CVPA’s Wanda Ebright Delves Into HBCU Dance History
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CVPA’s Wanda Ebright Delves Into HBCU Dance History

December 05, 2019

HIGHLIGHTS

  • Ebright, associate dean and director of graduate studies in Winthrop University’s College of Visual and Performing Arts, recently published her new book, “Dance on the Historically Black College Campus.”
  • She joined the Winthrop community in 2018.

ROCK HILL, SOUTH CAROLINA—For some, the word ‘research’ may bring up images of dusty book piles, endless Internet searches and overflowing library shelves.

But for Wanda Ebright, it was like a treasure hunt. 

Ebright, associate dean and director of graduate studies in Winthrop University’s College of Visual and Performing Arts, recently published her new book, “Dance on the Historically Black College Campus.” The text explores the history of dance at HBCUs: from the current state of dance program practices to how HBCUs’ visions and missions give students a dance education while still honoring the African diaspora, whether or not the HBCU has a bachelor’s program in dance. 

Ebright’s work represents one of the few, if not only, texts on the subject – a sad fact she encountered during the research process. 

“Every once in awhile, I’d see an item about step shows. …But nothing substantial about dance programs at HBCUs,” she explained. 

Ebright chose five HBCUs as subjects for her research. She mined yearbooks, programs and newspaper articles, studied the history and mission of the HBCUs, examined how dance was viewed on campus and even searched YouTube videos with the school’s name plus the word ‘dance.’ She also looked into the HBCUs’ library holdings to see what resources were available for students and faculty/staff. 

“I felt like I was stumbling on buried treasure,” Ebright said. “There were these rituals, ceremonies, traditions, histories, and no one was going to talk about it outside of their gates. 

“We’ve all existed together in the same space for centuries, but only a fraction of histories are taught…and valued.” 

Ebright felt the same about dance curriculum at HBCUs. At the start of her research, of the approximately 106 HBCUs in the United States, only three had existing dance programs. 

“I see dance everywhere [at HBCUs], whether it’s a two-hour choreographed performance for Homecoming, which a huge percentage of the population is a part of; a Commencement event, where students dance on the stage in excitement – at Johnson C. Smith University (JCSU), Commencement had stilt walkers -- or Convocations. JCSU had African drummers and dancers leading the processionals. What does it mean that dance is everywhere but the HBCU curriculum?” Ebright said.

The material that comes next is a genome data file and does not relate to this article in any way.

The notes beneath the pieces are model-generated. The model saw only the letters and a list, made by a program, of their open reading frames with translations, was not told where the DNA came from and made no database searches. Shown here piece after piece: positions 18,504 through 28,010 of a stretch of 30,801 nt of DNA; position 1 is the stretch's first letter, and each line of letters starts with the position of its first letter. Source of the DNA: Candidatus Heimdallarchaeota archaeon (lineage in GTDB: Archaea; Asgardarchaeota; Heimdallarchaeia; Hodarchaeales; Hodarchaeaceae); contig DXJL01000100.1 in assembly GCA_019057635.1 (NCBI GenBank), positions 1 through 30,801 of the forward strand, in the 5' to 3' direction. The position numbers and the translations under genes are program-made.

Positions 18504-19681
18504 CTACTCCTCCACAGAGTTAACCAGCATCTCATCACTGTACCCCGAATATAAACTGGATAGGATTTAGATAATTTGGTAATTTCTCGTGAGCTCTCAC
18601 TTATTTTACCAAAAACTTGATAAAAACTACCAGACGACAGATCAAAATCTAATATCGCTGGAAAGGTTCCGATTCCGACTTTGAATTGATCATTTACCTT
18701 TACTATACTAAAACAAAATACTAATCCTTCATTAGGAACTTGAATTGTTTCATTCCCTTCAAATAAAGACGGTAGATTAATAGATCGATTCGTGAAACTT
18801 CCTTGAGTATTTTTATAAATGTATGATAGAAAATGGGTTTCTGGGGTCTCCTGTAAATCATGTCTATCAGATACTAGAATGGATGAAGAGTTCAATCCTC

“Dance on the Historically Black College Campus” is available on Amazon and Palgrave

‘Becoming a ballerina was the closest way to be like her’ 

Born in Savannah, Georgia, to an Air Force family, Ebright’s parents had a big rule for her and her brothers: they all had to be involved in at least one sport and one arts activity. 

Ebright, 52, chose softball, gymnastics…and dance. She started dancing at the age of 4. 

“I wanted to be a ballerina,” she said. “The qualities I associated with ballerinas – elegance, grace, superhuman strength – all reminded me of my maternal grandmother. She was frail physically, but a strong matriarch, and influenced the character of her family. Becoming a ballerina was the closest way to be like her.” 

She majored in French at Memphis State University and taught dance privately before earning a master’s in dance performance and choreography from Florida State University and a Ph.D. from Texas Woman’s University. 

She taught at several schools over the years and performed and began the dance program at Johnson C. Smith University. She’s a former president of the South Carolina Dance Association, and her choreography has been featured in Charlotte’s Festival in the Park, the Denver Independent Choreographers Project and the Panoply Choreography Festival in Alabama, among others. 

She joined the Winthrop community in 2018. 

For more information, contact Nicole Chisari, communications coordinator, at 803/323-2236 or chisarin@winthrop.edu.

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Last Updated: 2/18/20